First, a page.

¶ 11 Appellate review is proper pursuant to N.C. Gen. Stat. § 7A-27(b) (2021).
¶ 12 Defendant raises two issues on appeal. Did the trial court commit reversible error by: (1) denying his motion to dismiss when the State failed to present substantial evidence of Defendant's intent to kill; and, (2) miscalculating Defendant's prior record level at sentencing.
A. Defendant's Motion to Dismiss
¶ 13 Defendant argues the State did not present sufficient evidence to support the element of “intent to kill,” and the denial of his motion to dismiss the charge of assault with a deadly weapon with intent to kill inflicting serious injury was error.
1. Standard of Review
¶ 14 “Whether the State presented substantial evidence of each essential element of the offense is a question of law; therefore, we review the denial of a motion to dismiss de novo.” State v. Golder, 374 N.C. 238, 250, 839 S.E.2d 782, 790 (2020) (citations and quotation marks omitted).
¶ 15 Defendant's counsel moved at the close of the State's evidence to dismiss for lack of sufficient evidence of all the elements of assault with a deadly weapon with intent to kill inflicting serious injury. The court, after hearing from both parties, found:
circumstantial evidence in the light most favorable to the State shows that the defendant, if the evidence is to be believed, was using a very sharp object that was long enough to cause seventeen stitches to her face, twenty-nine to her chest, and had he inflicted the same wound along her neck that he did in her chest, arguably cutting her neck open like that could have wound up in substantial injuries, if not death.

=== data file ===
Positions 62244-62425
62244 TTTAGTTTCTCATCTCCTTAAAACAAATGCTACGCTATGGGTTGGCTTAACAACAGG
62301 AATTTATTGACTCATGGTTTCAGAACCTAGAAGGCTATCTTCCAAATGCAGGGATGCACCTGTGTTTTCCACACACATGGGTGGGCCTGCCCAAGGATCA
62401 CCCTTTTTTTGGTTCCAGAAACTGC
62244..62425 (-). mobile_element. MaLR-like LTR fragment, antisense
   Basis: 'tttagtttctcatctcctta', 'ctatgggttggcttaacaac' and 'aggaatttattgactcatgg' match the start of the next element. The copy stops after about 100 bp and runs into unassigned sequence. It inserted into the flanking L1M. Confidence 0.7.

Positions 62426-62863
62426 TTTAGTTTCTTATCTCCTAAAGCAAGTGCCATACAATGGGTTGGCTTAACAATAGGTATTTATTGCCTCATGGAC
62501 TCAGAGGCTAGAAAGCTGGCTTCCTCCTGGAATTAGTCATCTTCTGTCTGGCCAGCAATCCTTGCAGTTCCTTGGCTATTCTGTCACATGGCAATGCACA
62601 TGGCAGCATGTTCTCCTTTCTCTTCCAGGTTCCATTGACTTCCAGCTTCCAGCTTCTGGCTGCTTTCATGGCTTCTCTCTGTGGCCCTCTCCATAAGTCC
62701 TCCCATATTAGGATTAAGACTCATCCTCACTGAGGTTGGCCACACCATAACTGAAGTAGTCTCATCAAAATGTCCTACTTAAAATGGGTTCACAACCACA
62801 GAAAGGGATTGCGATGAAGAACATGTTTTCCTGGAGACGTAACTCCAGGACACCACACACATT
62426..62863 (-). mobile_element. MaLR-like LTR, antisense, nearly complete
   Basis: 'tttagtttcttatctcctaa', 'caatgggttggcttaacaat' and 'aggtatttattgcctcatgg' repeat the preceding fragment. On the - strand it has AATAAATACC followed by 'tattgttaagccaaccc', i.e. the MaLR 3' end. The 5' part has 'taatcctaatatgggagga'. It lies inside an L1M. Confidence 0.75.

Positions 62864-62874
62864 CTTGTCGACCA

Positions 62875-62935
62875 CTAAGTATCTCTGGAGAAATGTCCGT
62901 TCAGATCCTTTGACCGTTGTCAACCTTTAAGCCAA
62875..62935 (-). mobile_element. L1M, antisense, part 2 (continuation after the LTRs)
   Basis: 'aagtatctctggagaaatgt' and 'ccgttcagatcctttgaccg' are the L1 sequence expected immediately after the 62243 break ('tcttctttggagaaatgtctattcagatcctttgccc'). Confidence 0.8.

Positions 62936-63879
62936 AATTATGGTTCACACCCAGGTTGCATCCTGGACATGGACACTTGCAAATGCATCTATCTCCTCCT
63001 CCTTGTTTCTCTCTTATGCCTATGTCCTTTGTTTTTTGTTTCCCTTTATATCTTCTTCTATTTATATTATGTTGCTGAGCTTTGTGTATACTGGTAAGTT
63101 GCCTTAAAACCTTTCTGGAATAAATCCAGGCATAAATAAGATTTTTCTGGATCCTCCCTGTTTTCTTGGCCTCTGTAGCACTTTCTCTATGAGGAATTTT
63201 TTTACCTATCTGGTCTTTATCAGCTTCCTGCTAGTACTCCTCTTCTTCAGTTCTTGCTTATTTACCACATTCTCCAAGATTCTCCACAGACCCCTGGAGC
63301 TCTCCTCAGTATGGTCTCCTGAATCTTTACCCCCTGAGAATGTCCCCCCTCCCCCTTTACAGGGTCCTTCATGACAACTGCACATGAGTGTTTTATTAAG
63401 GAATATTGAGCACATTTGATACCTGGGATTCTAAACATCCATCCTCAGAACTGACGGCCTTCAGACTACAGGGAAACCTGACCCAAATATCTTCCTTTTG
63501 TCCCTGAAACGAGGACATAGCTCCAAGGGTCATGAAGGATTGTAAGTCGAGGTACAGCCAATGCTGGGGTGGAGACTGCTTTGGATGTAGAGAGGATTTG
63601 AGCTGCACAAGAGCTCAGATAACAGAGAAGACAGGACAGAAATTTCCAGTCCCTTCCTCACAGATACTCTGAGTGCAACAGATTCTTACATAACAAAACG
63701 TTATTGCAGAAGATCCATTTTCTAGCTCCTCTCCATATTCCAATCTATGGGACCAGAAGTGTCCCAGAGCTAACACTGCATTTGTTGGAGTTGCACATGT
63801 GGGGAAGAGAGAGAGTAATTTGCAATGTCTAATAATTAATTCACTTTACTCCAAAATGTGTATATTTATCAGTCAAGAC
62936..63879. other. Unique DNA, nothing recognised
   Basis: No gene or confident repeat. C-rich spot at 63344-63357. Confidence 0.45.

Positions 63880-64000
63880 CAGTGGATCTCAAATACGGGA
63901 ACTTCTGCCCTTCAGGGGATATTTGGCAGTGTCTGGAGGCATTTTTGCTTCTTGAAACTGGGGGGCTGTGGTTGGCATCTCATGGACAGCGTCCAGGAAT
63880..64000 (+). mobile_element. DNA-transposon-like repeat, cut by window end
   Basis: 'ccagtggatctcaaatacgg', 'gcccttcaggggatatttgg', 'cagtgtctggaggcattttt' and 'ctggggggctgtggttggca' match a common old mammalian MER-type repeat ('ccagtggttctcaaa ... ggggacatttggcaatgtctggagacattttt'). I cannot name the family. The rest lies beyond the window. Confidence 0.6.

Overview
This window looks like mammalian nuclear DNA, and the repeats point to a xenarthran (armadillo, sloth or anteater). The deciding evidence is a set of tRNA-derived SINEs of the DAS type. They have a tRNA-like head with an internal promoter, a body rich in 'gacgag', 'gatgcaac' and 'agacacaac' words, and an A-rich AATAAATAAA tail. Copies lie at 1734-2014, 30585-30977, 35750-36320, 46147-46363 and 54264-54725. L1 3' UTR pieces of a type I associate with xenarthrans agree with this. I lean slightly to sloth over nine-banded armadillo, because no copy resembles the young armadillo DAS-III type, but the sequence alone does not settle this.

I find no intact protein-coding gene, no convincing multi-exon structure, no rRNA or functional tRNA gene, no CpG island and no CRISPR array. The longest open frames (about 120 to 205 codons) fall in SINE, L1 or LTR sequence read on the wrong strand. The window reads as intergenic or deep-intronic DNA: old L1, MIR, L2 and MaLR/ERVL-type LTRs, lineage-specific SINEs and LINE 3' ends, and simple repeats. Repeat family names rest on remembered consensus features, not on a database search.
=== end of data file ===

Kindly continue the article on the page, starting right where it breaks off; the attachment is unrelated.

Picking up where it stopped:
So in the light most favorable to the State, that particular motion to dismiss is denied.
¶ 16 The jury's verdict convicted Defendant of the lesser-included offense of assault with a deadly weapon inflicting serious injury. Presuming, arguendo, the trial court erred in failing to dismiss Defendant's indicted charge, he:
must nevertheless show that this error was prejudicial. Under N.C.G.S. § 15A-1443(a) the test for prejudicial error in matters not affecting constitutional rights is whether there is a reasonable possibility that, had the error in question not been committed, a different result would have been reached at the trial out of which the appeal arises.
State v. Gardner, 316 N.C. 605, 613, 342 S.E.2d 872, 877 (1986) (citation and internal quotation marks omitted).
¶ 17 The crime of assault with a deadly weapon with intent to kill inflicting serious injury has five elements: (1) an assault; (2) on another; (3) with the use of a deadly weapon; (4) with an intent to kill; and, (5) inflicting serious injury, not resulting in death. N.C. Gen. Stat. § 14-32(a) (2021). Defendant's conviction of assault with a deadly weapon inflicting serious injury requires proof of four of those elements: (1) assault; (2) on another; (3) with a deadly weapon; and, (4) inflicting serious injury. N.C. Gen. Stat. § 14-32(b) (2021).
¶ 18 Proof of the element intent to kill is not required for conviction of assault with a deadly weapon inflicting serious injury. See id. The jury determined the State had not carried its burden to prove an intent to kill, and by its verdict found Defendant was not guilty of intent to kill in the indicted offense.
¶ 19 The jury was entrusted with a verdict form supplying four possible verdicts after hearing all the evidence. The jury's verdict found Defendant was guilty of the lesser-included offense of assault with a deadly weapon inflicting serious injury.